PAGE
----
a.txt), archive it to create
a.zip and then invoke the
archive action with both the original file and the archive as targets, using a name like
The resulting command line will be
zip -r9 -q '-TmTT="$(id>out.txt)foooo".zip' './a.zip' './a.txt', thus executing
id and logging its standard output into
out.txt — this file will be available with the other documents in elFinder’s interface.
When it came time to fix this bug,
zip wasn't very friendly. The usual method based on POSIX’s
-- (see our previous article about a parameter injection in Composer for an in-depth explanation) can’t be applied here, since
zip will exit with the following error:
The maintainers then decided to prefix the archive name with ./ to prevent any risk of parameter injection. They also decided to harden the calls to the other archivers (
rar, etc.) in the same patch.
Let’s have a look at our last finding of this case study. While this vulnerability in the quarantine feature cannot be exploited in the default configuration since archives can’t be uploaded; the feature could have been responsible for future security issues because of its design.
The rationale behind the quarantine is that archives may contain unwanted files (mostly PHP scripts) that should not be extracted in the current folder without first running security checks (e.g. with MIME validation). So instead, elFinder chose to extract archives into a folder named
.quarantine, placed under the
files/ folder, and
elFinderVolumeLocalFileSystem::_extract() generates a random directory name for each archive extraction (at
This can be confirmed dynamically thanks to
strace or the
inotify suite, for instance here with an archive containing a PHP file:
This trace can be understood as:
- A folder named
- A file named
win.phpis created within
- Data is written into
If the server is configured to list directories, this behavior can easily be exploited, since dangerous files (e.g.
.php) can be accessed right before the MIME validation step and their removal. The race condition window is however too small to think of an attack involving brute force if the random directory name can’t be found that way.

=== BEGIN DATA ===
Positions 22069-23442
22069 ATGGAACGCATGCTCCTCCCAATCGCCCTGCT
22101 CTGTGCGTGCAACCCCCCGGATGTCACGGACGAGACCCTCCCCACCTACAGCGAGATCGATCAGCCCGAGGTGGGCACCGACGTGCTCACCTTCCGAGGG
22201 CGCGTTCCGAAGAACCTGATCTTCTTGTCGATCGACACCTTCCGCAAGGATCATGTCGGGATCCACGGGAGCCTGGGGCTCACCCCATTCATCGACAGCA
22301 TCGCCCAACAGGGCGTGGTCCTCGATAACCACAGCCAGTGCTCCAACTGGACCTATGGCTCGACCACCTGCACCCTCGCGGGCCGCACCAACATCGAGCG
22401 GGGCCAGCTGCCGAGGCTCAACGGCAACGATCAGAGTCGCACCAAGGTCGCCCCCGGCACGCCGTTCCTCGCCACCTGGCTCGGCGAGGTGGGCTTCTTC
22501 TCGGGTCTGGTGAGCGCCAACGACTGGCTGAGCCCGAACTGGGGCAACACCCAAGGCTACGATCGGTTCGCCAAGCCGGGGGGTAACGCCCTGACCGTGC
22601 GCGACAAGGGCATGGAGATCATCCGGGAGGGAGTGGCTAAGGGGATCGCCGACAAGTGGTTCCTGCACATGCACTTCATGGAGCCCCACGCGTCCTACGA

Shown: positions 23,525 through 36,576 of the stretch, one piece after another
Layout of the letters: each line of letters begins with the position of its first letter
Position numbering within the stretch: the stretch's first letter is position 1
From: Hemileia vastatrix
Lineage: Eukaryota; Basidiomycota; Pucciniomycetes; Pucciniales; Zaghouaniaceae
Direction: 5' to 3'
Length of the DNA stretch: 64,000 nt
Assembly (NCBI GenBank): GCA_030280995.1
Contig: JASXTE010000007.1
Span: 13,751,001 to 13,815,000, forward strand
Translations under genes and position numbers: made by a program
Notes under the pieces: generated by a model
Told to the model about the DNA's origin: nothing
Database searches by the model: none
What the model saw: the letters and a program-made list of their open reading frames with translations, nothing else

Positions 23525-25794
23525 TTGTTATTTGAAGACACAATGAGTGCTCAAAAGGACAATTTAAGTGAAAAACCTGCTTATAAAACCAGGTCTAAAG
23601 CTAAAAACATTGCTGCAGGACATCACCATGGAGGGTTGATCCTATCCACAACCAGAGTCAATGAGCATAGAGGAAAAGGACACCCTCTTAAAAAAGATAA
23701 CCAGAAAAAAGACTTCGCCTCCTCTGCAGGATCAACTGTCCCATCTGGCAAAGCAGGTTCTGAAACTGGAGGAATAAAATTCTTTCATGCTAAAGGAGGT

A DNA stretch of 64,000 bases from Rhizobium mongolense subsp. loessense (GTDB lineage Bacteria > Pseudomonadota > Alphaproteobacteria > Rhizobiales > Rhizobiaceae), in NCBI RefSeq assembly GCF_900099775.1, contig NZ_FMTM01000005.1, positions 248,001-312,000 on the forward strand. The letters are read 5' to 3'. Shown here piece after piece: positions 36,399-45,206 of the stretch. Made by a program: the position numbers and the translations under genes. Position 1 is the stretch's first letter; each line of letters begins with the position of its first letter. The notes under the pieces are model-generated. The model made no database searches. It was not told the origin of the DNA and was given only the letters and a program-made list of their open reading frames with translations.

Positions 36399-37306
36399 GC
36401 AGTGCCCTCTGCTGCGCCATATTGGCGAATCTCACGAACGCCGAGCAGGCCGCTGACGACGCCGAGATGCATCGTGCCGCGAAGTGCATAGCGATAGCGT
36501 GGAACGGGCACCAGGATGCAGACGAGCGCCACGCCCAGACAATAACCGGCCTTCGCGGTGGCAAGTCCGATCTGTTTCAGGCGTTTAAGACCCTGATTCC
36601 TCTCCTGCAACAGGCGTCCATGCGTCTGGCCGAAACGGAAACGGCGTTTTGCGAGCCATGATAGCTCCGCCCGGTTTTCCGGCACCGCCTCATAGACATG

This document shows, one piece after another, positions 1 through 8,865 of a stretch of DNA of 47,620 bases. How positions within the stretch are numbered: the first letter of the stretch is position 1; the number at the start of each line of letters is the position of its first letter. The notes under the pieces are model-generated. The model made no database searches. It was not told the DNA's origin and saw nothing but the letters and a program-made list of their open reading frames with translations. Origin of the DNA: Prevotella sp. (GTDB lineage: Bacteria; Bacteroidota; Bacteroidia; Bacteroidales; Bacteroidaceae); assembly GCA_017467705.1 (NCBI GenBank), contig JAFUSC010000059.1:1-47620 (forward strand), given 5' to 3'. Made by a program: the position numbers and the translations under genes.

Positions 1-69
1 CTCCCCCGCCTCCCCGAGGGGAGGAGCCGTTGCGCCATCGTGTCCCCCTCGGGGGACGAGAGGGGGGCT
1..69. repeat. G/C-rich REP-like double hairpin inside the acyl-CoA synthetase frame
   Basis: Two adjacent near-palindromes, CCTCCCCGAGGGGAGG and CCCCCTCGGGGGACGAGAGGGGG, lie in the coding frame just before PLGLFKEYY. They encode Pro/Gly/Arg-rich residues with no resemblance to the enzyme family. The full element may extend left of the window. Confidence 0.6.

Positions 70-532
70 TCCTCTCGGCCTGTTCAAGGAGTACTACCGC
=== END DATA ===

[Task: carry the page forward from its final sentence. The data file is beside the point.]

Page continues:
An attacker could discover that the
duplicate action can be used on the internal folders, like
.quarantine, and copy any file regardless of its contents. While being a harmless functional bug on its own, it can be chained with the quarantine feature to duplicate the folder containing our extracted archive just before its deletion. The duplicated folder is then visible in the interface, and allows an attacker to get around the random name to access the malicious script, ultimately granting arbitrary code execution.
As a fix, the maintainers decided to move the
.quarantine folder outside of files/. The
elFinderVolumeLocalFileSystem abstraction layer is not aware of anything outside of this folder, preventing any unintended action on
|2021-03-22||These 5 issues are reported to maintainers|
|2021-06-10||The maintainers acknowledge all our findings|
|2021-06-13||elFinder 2.1.59 is released, fixing the bugs we reported|
|2021-06-13||CVE-2021-32682 and CVE-2021-23394 are assigned|
In this case study we looked at critical code vulnerabilities that are commonly found in web file managers. We presented several of our real-world findings in the latest version of elFinder available at the time, including their potential impact and how they were fixed by the vendor. It allowed us to demonstrate that innocuous bugs can often be combined to gain arbitrary code execution. We believe it is important to document and report these vulnerabilities to break future bug chains and reduce the risk of similar issues.
We also learned that working with paths is not easy and that extra measures should be taken: performing additional checks in the “low-level” functions, using
dirname() with confidence (and knowing their limits!) and always validating user-controlled data. Such bugs are very common in web file managers, and you should always have such bugs in mind when working with them.
While we don’t plan to release any exploits for these bugs, we would still like to bring your attention to the fact that arbitrary code execution was easily demonstrated and attackers won’t have much trouble replicating it. We urge you to immediately upgrade to elFinder 2.1.59. We also advise enforcing strong access control on the connector (e.g. basic access authentication).
Finally, we would like to thank the maintainers of elFinder for acknowledging our advisory and fixing these vulnerabilities in a timely and professional manner.